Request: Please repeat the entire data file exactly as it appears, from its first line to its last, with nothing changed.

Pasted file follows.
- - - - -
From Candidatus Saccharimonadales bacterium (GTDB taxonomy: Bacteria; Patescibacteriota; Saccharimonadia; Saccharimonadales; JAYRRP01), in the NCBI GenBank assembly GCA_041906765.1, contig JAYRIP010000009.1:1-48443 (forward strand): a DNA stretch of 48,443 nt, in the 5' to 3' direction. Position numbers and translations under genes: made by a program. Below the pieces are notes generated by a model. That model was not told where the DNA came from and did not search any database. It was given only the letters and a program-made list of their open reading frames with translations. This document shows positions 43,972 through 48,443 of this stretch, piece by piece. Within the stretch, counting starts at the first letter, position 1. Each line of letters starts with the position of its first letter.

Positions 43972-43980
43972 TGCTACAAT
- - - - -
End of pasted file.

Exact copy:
From Candidatus Saccharimonadales bacterium (GTDB taxonomy: Bacteria; Patescibacteriota; Saccharimonadia; Saccharimonadales; JAYRRP01), in the NCBI GenBank assembly GCA_041906765.1, contig JAYRIP010000009.1:1-48443 (forward strand): a DNA stretch of 48,443 nt, in the 5' to 3' direction. Position numbers and translations under genes: made by a program. Below the pieces are notes generated by a model. That model was not told where the DNA came from and did not search any database. It was given only the letters and a program-made list of their open reading frames with translations. This document shows positions 43,972 through 48,443 of this stretch, piece by piece. Within the stretch, counting starts at the first letter, position 1. Each line of letters starts with the position of its first letter.

Positions 43972-43980
43972 TGCTACAAT